Mother Nature keeps her chokehold on spring planting
Half of the corn that was planted last year at this time is in the ground. Less than a third of what's usually in the ground has been planted.
The delays in some big-time corn-producing states are huge in Monday's planting numbers. Missouri farmers are usually two-thirds of the way through their planting by this week. But, as of Sunday, farmers there have eight percent of the crop in the ground. Planting progress is also around one-third or less of the average pace in Illinois, Indiana, Iowa, Kansas, Minnesota, Ohio and Wisconsin.
"Eight to nine inches [of snow] 135 miles west of Sioux City on [Highway] 12," writes one Agriculture Online Marketing Talk member and Nebraska farmer. "Heaviest snowfall I've seen in a while...a couple of inches an hour. Maybe we will finally get some good weather after this. This snow deal is getting old."
Winter's clinging to life further south, too. Certified Crop Adviser Ernie Flint says a frost in his Kosciusko, Mississippi, area has farmers in the field evaluating damage to their newly planted corn and already beginning to replant where field conditions permit.
"The results of this complex situation has been very difficult to deal with since, in most cases, large portions of fields survived reasonably well while in other portions, stands dropped to population levels below 10,000 plants per acre," Flint says. "No farmer likes to begin a crop with too few plants to produce the yield his soil can potentially produce. Going forward with a poor stand is like running a race after being told to give everyone else a ten second advantage. You may feel that you can finish; but you also know you are probably going to lose."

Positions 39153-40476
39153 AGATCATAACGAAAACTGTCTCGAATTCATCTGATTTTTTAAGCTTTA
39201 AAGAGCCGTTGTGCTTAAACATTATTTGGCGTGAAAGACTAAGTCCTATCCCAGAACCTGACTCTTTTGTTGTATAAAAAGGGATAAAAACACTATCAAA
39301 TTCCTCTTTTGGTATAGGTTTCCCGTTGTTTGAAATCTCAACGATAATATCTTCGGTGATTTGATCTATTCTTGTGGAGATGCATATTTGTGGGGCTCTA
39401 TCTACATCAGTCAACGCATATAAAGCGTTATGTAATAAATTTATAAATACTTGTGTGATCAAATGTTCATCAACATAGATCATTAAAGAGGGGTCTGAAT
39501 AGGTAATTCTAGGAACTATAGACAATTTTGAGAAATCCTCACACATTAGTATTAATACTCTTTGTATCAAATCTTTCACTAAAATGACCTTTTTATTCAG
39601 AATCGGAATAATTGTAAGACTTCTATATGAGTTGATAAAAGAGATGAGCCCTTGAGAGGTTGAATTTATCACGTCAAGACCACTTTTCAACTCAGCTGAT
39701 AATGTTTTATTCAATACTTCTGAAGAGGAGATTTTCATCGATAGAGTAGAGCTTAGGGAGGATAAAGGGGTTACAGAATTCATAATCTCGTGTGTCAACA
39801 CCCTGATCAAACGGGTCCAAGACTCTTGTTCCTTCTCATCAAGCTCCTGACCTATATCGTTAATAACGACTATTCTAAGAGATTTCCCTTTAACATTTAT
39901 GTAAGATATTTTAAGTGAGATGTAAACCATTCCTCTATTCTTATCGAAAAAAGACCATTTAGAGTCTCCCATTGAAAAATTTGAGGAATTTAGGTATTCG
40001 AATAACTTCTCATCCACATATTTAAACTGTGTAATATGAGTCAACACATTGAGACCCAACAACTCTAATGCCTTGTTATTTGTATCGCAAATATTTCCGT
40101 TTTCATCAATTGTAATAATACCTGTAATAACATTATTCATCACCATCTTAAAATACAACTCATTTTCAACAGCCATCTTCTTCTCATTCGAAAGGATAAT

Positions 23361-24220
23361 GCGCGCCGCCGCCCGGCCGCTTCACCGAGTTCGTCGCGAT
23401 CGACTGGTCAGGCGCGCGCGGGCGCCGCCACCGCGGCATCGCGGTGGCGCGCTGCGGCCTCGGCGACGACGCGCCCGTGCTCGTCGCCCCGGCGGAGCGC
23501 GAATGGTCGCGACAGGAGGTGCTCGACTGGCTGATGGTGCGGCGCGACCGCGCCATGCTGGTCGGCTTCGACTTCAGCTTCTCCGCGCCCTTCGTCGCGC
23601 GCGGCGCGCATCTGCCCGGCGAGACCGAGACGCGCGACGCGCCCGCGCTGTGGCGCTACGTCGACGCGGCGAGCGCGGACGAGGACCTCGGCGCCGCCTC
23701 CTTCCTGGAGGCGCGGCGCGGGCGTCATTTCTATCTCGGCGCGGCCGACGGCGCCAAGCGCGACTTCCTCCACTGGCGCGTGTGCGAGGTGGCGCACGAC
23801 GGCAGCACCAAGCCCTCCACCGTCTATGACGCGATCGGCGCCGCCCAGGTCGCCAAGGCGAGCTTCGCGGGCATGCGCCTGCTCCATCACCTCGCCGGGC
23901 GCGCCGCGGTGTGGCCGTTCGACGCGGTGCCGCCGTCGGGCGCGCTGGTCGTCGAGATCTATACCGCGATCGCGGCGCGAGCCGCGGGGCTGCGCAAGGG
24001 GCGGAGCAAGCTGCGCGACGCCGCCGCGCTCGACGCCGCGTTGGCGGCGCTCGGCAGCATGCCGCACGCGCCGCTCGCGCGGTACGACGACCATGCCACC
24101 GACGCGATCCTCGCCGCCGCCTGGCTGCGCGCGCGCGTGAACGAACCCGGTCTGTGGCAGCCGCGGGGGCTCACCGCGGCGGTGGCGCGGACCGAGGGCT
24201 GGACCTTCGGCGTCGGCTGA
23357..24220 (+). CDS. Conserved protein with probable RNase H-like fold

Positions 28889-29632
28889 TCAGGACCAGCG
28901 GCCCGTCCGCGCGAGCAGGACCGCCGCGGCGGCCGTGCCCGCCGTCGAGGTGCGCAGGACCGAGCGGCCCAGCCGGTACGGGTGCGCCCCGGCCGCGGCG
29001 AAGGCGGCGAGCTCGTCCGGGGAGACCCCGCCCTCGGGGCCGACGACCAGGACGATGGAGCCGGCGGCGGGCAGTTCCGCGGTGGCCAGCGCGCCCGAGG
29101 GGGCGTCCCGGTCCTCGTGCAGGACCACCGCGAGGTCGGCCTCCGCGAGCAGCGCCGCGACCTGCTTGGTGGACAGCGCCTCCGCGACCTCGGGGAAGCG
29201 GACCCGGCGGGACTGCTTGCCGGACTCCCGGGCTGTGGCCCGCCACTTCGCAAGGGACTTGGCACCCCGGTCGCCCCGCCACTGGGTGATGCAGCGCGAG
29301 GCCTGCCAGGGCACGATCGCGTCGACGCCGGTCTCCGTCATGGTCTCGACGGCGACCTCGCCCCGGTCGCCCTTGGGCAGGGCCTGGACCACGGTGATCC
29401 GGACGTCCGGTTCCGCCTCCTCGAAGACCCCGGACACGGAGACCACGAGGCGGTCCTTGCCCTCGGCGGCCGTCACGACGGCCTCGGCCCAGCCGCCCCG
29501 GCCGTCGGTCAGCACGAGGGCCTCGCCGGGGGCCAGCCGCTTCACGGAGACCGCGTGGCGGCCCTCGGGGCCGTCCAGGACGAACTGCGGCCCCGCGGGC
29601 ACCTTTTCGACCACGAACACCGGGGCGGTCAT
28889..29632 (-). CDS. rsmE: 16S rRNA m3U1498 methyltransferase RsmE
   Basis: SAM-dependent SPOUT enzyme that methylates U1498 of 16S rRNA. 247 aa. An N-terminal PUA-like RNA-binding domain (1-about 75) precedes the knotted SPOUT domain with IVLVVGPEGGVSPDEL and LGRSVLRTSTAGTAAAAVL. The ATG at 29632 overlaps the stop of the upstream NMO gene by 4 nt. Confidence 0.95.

The weather of late has cleared out a lot of room for the corn market to move up, traders and market-watchers say. With another round of moisture expected for a large part of the Corn Belt later this week, the bulls ought to stay in charge in the corn trade, according to Matt Pierce of Futures International, LLC.
"Over the weekend, it rained from northern Arkansas to the Dakotas. It hit everything," Pierce says. Waterloo, Iowa, has reported 10 inches of rain in the last seven days, eliminating all plantings there. You have another storm hitting right now in Iowa, Illinois, Indiana and Ohio for the next 48 hours. These are the states where we need to make planting progress, and we're just not going to see it.
Pierce adds, "Couple all of that with early frost possibilities hitting as far south as Texas and you have a perfect storm for a big upside boost in the corn market."
If you're looking for a glimpse at the market direction moving forward beyond this week, keep your eye on the weather, adds Grainanalyst.com floor trader and analyst Vic Lespinasse.
"Overall, the market views the weather currently as bullish and is building a weather premium into prices so keep an eye on the latest weather updates for market direction," he says.